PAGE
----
Treatment of small ants varies according to the specie. One step that is common to all species, however, is that the best treatment requires knowing the location of the colony. Fortunately, this isn't that difficult to do.
Most ants are foragers. In some species, they may travel hundreds of feet from their nests to find food. That's why the place where you see the ants may not necessarily be the place you want to treat. In many cases, the small ants you see in your home actually live outside and only come into your house for food. So one aspect of ant control (and pest control in general) is to eliminate food sources as much as possible. This means promptly washing dishes, cleaning up spilled food, and securing stored foods in insect-proof containers.
The most common way to locate an ant colony is to simply follow the ants. You may be seeing them on your kitchen counter, but they may actually live hundreds of feet away. So choose a few ants and follow them. In particular, look for ants who are carrying little bits of food, because they're the ones who are returning to the nest.
If you have young children, ask them to find out where the ants live. Children often are fascinated by things like insects, and there's a good chance they already know where the nest is.
If you determine that the ant nest is outside, then very possibly you won't need to treat inside the house at all. Most exterior ant treatments use granular ant baits for effective control. Some of the better ones for small ants include Niban, Terro, MaxForce, and Advance.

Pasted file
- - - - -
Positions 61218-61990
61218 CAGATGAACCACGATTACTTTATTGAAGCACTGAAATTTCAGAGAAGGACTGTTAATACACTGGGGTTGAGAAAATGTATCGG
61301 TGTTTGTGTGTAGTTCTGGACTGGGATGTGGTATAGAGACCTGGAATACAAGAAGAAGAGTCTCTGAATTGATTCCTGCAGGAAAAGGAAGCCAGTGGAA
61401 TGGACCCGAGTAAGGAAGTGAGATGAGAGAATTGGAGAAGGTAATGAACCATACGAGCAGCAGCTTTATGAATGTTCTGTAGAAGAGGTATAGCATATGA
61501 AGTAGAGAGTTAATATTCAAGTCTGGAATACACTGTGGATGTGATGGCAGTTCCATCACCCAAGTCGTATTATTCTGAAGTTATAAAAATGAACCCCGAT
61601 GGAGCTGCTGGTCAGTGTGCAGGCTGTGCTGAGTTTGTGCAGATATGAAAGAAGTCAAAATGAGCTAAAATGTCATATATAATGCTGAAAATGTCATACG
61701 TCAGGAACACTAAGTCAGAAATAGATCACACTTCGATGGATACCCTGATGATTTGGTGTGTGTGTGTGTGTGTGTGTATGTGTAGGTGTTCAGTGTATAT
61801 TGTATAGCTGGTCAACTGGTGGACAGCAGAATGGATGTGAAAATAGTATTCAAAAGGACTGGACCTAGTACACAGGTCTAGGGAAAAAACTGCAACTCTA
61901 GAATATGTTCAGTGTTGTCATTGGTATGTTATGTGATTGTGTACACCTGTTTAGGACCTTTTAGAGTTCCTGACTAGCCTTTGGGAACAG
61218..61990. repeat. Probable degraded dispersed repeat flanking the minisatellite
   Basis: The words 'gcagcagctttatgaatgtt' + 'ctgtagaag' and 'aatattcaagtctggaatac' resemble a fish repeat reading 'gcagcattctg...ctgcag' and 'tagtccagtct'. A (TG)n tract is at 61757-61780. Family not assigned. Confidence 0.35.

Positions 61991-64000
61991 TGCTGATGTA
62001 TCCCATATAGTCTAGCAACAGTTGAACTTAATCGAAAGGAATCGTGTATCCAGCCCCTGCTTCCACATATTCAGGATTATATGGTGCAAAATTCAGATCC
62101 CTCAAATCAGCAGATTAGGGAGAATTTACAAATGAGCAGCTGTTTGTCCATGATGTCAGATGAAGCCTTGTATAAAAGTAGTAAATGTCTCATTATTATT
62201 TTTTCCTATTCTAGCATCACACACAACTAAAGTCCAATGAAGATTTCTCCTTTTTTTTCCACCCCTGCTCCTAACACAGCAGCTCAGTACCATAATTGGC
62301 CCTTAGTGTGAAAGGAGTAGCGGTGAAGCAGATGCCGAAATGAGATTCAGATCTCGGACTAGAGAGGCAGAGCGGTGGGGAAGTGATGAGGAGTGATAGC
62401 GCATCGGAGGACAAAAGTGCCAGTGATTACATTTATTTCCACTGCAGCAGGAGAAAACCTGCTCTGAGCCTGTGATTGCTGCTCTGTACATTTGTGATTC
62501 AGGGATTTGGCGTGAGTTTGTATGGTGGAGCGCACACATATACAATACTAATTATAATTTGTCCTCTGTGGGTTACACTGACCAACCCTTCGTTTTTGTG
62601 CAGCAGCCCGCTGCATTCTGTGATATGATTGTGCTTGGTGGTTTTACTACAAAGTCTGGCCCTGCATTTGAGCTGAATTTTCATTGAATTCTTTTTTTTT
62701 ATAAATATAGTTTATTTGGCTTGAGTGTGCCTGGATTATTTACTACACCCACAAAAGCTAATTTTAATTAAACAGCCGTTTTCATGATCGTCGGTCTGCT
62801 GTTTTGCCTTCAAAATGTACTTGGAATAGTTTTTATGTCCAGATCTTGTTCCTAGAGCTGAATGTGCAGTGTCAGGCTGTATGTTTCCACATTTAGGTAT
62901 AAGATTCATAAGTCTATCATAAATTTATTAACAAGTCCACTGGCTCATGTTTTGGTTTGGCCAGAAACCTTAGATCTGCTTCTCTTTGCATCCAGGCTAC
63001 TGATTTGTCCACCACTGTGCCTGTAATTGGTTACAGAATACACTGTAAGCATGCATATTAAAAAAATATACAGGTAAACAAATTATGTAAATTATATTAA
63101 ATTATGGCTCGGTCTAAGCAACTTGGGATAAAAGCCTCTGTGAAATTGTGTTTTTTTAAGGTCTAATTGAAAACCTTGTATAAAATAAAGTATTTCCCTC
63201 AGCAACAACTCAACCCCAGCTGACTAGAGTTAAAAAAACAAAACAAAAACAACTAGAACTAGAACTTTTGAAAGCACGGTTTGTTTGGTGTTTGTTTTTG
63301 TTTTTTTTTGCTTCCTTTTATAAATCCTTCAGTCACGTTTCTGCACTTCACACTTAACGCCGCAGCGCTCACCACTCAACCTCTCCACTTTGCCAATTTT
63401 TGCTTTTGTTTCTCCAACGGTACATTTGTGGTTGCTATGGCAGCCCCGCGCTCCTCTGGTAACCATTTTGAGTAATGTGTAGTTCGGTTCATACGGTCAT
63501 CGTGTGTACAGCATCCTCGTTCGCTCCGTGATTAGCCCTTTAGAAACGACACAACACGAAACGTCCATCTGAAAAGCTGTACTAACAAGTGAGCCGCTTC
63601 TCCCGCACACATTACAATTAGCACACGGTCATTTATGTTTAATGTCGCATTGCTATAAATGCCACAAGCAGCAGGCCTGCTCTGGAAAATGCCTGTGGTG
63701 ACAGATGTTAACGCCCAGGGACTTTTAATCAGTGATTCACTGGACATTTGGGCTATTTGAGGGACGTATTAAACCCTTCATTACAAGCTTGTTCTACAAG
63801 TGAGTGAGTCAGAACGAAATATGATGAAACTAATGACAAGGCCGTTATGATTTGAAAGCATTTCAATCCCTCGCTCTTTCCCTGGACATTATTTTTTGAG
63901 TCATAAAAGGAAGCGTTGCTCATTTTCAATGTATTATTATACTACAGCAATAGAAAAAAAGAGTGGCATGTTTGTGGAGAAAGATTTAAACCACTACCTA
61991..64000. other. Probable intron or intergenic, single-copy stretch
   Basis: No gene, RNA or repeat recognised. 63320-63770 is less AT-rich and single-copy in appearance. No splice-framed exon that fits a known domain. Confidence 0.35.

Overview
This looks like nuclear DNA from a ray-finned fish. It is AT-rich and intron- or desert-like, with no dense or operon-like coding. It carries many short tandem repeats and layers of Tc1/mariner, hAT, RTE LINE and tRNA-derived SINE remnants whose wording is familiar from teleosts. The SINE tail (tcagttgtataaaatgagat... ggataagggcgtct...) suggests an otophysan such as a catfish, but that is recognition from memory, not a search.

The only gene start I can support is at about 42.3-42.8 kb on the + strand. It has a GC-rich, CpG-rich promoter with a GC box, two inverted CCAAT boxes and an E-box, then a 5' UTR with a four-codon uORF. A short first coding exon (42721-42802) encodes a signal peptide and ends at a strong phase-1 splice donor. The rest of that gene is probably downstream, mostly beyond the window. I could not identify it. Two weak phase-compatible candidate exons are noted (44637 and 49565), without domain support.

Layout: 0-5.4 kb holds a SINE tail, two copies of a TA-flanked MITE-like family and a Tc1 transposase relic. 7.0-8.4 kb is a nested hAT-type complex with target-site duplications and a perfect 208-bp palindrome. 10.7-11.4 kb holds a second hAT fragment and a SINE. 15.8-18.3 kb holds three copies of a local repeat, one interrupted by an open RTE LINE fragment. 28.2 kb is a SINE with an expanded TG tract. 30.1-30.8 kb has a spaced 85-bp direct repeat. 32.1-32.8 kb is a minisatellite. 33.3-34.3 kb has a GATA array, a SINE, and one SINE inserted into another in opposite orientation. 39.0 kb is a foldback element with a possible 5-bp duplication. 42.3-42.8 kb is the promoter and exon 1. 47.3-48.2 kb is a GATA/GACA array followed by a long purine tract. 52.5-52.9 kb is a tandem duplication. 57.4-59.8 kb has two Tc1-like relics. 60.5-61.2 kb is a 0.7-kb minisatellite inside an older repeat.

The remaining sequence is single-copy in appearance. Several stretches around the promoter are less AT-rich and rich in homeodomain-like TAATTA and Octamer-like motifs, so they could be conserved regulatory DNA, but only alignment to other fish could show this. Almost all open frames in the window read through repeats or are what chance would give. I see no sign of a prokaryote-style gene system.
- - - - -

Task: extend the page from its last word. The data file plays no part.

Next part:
When using granular baits, try to apply them when the weather forecast is dry for the next few days. Most baits are no longer attractive to ants or are less effective at killing them once they've gotten wet. And of course, be sure to read and follow the label directions.
In previous versions of this site, I had a long list of ants with specific instructions for identification and control. The problem with that approach was that most folks still couldn't identify the ants from the information provided. The differences is species are just too subtle; and trying to include enough taxonomic information for people to make a positive identification was simply beyond the scope of a DIY site. So I'm trying a new tack.
The best way to kill small ants is with bait; and when using baits to kill ants, the only thing that really matters is whether the ants like the bait that you're presenting. Basically, that comes down to a choice between sugar-based baits, and fat/protein-based baits. Each ant specie has its own preferences, which may change at different times of the year as the colony is involved in different work (reproducing, preparing for the winter, etc.). Understanding those cycles might make for a nice entomology project; but if what you want is to kill the ants, not to know them intimately, then all you need to know is what your particular ants want to eat now.
All of the over-the-counter exterior ant baits are palatable to a wide variety of ants, and all of the exterior sprays (if you decide to go that route) are lethal to a wide variety of ants. So really, all that's left is determining what baits to use inside your home, if exterior baiting doesn't solve the problem. That's a lot easier to do than looking at ants under microscopes.